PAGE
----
I treat a number of hospitalized psychiatric patients. My colleagues and I have noticed an unusually high occurrence of pulmonary emboli in patients taking psychiatric medications. Is there any support for the theory that psychiatric medications contribute to a greater risk of pulmonary emboli? — Denise Cologne, PA-C, Hartford, Conn.
A study conducted in New Zealand looked at pulmonary embolism (PE) cases in individuals with psychiatric diseases from 1990 through 1998 (Pharmacoepidemiol Drug Saf. 2003;12:647-652). A significant increase in risk of PE was found in those patients who were taking antipsychotics and antidepressants; no increased risk was found in those taking other psychotropic drugs (i.e., anxiolytics and benzodiazepines).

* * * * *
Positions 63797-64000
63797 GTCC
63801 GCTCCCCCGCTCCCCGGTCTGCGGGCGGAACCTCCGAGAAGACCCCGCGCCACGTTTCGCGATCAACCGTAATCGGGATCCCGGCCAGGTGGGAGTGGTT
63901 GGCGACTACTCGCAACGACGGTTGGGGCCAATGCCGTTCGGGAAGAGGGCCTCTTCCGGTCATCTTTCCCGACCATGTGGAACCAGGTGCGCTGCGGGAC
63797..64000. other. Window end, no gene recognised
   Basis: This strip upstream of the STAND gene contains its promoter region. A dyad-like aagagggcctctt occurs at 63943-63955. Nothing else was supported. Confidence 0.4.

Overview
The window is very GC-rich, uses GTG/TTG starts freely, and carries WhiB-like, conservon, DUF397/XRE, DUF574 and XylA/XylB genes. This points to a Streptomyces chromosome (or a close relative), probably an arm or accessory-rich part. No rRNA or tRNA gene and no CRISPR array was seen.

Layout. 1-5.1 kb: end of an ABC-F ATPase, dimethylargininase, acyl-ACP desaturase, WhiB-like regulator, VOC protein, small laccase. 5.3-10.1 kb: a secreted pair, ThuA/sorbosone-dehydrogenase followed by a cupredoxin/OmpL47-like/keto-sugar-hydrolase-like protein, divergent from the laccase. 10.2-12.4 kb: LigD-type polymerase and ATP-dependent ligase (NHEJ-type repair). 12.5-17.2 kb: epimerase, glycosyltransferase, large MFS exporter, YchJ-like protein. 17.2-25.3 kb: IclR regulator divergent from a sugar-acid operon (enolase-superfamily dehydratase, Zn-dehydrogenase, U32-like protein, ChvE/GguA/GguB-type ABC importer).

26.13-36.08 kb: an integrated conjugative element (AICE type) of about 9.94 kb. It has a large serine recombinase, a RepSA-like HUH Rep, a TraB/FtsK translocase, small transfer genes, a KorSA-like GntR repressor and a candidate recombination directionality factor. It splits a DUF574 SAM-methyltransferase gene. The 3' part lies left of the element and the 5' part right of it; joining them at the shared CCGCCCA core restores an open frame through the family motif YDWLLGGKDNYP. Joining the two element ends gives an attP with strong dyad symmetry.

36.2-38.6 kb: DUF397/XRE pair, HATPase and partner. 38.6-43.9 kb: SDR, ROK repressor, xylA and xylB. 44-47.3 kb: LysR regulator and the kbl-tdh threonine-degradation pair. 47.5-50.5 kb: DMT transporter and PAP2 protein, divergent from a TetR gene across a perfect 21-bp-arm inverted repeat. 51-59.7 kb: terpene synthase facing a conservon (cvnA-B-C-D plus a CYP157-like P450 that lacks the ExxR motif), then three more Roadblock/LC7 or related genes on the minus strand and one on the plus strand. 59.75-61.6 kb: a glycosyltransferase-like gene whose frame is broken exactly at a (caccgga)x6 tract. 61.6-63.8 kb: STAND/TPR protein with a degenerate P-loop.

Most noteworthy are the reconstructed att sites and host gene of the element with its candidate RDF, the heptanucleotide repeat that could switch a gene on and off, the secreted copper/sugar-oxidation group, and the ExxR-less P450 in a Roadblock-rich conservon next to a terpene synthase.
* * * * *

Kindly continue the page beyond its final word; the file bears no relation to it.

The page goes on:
Another study looked at patients older than age 65 years and found no association between deep vein thrombosis (DVT) or PE and use of antipsychotics or antidepressants (Thromb Haemost. 2002;88:205-209).
A few additional studies have found a significantly higher risk of PE in patients with depression, especially those with catatonic features. The prevailing opinion is that increased risk may be due to confounding factors and not the medication. The most frequently discussed confounding factor is the risk associated with immobility — a known risk factor for DVT and, thus, PE (Pharmacoepidemiol Drug Saf. 2004;13:659-660). — Claire Babcock O’Connell, MPH, PA-C (179-1)
These are letters from practitioners around the country who want to share their clinical problems and successes, observations and pearls with their colleagues. We invite you to participate. If you have a question, submit it here.